Unless you've been hiding under a rock, you know by now that Tim Thomas (as of this moment) has plans to take the 2012-13 season off. Consensus appears to be that this isn't a great thing for the Bruins. As Thomas has an over-35 contract, they are liable for his cap hit, no matter what. Are the Bruins screwed? Well, not quite. They have some options:
1. Suspend Thomas, run the contract this year. They don’t pay him a dime, the cap hit comes off at the end of the season and it doesn’t affect the coming Milan Lucic/Tyler Seguin/Brad Marchand negotiations. Thomas becomes a free agent in 2013-14, and the Bruins get a clean break. The downside is that they’re rewarding him for his behavior, as this is almost certainly the outcome he’s aiming for.
2. Buy him out. Actually, forget what I just said. THIS is the outcome Thomas would surely be hoping for. Thomas gets a check for $2 million and gets his freedom. Because this is an over-35 deal, however, the Bruins still take the $5 million cap hit up front. This is about as likely as Thomas being invited to speak at the Democratic National Convention this summer, so let's not waste further time on it.
3. Suspend Thomas, toll his contract, and see if he comes back in 2013-14. For the uninitiated, "tolling" means the Bruins would hold Thomas to the contract, and he would remain team property, and not free to sign anywhere else. They'd basically be demanding that he do his final year of service for the team, and wouldn't be free until he finished that. Unlikely, and probably the worst idea because it means they take a $5M cap hit in 2012-13 and then again in 2013-14 for a guy who may never play again at all, and almost certainly will never play for Boston again. This is the Scorched Earth strategy: report to us, or you’ll never play hockey again, and we’ll roll that damned cap hit over as many years as we have to. Peter Chiarelli, true to his background as an attorney, has repeatedly demonstrated pragmatism over principle, and so this seems like a longshot.
More (less conventional) options after the jump...
4. Trade Thomas to a team looking to make the cap floor or that wants to take a chance on getting a top 10 goaltender for peanuts. No more NTC to deal with, no more worries about trying to cater to his wishes out of some sense of fair play. There are all sorts of teams that wouldn’t mind taking on a $5M cap hit without paying a dime. Hell, at this point, I don’t even care about getting value in return; getting $5M in cap space would be a bonanza and could make the B’s significant players in an interesting FA market, or (sigh) more aggressive in their pursuit of Rick Nash. Best case scenario, at this point, and one that Peter Chiarelli has already hinted that he's going to pursue.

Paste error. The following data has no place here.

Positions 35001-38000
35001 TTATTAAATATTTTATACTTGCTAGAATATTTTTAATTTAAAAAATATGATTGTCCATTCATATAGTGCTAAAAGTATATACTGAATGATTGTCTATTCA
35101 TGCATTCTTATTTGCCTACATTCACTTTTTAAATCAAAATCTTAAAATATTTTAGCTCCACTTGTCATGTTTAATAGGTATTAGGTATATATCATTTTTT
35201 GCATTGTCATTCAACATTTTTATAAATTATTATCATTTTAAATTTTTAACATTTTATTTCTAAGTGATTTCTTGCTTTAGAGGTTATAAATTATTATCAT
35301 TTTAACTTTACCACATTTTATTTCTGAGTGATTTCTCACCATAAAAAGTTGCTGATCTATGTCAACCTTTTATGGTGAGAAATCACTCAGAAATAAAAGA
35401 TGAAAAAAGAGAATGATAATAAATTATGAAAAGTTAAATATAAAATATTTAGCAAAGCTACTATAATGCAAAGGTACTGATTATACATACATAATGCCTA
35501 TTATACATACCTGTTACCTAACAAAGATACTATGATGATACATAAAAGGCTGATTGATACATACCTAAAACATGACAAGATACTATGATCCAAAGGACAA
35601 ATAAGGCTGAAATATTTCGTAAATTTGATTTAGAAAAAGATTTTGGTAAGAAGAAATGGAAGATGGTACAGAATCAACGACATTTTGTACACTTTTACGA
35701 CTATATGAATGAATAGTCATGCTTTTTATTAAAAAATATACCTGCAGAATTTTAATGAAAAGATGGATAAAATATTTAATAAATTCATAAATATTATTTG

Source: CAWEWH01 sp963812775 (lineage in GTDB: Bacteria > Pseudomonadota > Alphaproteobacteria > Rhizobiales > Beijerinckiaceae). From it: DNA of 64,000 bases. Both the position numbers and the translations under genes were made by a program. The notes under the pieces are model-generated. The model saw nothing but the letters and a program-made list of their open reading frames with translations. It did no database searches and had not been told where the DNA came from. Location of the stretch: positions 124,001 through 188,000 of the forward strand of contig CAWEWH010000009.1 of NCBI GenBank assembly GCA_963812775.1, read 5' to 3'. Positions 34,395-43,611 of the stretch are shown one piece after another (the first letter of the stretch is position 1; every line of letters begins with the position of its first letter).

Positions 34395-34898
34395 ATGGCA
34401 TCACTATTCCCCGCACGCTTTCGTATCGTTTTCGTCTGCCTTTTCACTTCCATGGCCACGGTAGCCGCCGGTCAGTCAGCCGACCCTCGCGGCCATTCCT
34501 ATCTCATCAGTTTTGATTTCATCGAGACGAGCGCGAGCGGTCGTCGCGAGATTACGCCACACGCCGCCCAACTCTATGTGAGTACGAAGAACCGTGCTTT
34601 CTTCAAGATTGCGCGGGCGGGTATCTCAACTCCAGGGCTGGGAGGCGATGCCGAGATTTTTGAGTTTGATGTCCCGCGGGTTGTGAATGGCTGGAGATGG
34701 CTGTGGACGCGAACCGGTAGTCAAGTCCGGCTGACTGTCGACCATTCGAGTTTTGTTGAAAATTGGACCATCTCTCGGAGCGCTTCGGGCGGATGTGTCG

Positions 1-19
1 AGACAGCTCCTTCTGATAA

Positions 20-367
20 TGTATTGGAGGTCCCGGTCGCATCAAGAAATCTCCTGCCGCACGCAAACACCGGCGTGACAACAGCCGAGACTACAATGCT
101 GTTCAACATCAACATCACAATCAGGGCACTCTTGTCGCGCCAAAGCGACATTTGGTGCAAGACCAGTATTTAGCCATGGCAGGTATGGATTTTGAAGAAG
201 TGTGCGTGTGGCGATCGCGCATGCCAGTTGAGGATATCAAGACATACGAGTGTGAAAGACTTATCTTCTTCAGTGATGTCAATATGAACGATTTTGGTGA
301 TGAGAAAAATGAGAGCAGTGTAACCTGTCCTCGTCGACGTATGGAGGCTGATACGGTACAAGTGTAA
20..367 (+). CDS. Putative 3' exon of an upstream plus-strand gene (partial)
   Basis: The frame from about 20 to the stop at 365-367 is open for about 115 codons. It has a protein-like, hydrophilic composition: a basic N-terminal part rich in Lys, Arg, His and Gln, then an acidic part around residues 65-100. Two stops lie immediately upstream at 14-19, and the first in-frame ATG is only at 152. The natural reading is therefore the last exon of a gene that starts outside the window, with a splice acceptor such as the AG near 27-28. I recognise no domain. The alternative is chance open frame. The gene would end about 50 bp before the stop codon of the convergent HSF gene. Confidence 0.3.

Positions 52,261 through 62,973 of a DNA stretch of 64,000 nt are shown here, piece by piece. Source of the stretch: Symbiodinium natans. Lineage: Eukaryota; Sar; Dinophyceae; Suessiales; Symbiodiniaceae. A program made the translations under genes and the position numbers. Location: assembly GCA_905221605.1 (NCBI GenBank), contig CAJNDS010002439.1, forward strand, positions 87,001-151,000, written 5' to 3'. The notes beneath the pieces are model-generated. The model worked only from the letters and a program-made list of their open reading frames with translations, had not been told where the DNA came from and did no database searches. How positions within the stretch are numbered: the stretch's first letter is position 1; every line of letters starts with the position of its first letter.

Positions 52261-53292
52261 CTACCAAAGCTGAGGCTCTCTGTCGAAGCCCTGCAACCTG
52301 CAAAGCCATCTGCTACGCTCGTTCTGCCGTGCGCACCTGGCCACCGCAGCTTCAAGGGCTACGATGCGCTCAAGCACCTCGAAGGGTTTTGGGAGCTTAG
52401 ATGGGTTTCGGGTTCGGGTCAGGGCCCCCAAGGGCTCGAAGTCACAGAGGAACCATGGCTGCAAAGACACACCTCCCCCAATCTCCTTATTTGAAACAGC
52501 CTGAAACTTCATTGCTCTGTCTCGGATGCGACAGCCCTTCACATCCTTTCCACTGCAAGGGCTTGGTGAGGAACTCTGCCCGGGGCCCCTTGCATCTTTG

5. Wait it out. I’m amazed at the number of people who are really, truly buying that Thomas has a screw loose to the point that he really thinks that "taking a year off" is somehow going to be beneficial. If he lost his passion for the game, he’d retire. He’s 38 years old; a year of sitting in a cabin in the Rocky Mountains eating cheeseburgers, stockpiling canned goods and playing pond hockey with his family is not going to be beneficial to his chances of being a quality goaltender in 2013-14. You can assume he’s crazy (doubt it; he’s held his life together pretty well to this point), or you can assume he’s just being indecisive (it’s possible that he thinks he wants to retire, but hasn’t made up his mind, though this is one screwy way to go about it), or you can assume he’s playing chicken with the front office because he wants to enforce a NTC that isn’t there. The third option seems by far the most likely. So wait it out. Let him see that it’s not working, or throw him a bone and say "okay, fine, you can veto trades to Edmonton and Columbus if you end this foolishness now."
6. Trade Rask for Kane and promise Timmy the starting job. Just kidding.
7. Wait for the new CBA. I don't like this idea, but this is a bizarre situation that they probably didn’t consider when they did the last CBA. The NHL rightly wants to avoid teams circumventing the cap. And so over 35 deals count no matter what happens to the player. Injury, retirement, suspension, death by shark attack, tough luck, you’re on the hook. Might they consider revising that to say that if the player is suspended, the cap hit doesn’t count? Ordinarily, I would say no, but the NHL has pulled ex post facto rule changes before (right, Ilya?), and Jeremy Jacobs is one of the most powerful owners in the league. So it’s at least an option, though I think it’s an awfully big gamble to count on the new CBA for relief. It makes more sense if they decide that option #1 is the way to go, and figure that as an afterthought, they’ll push for a change in the CBA and hope for the best.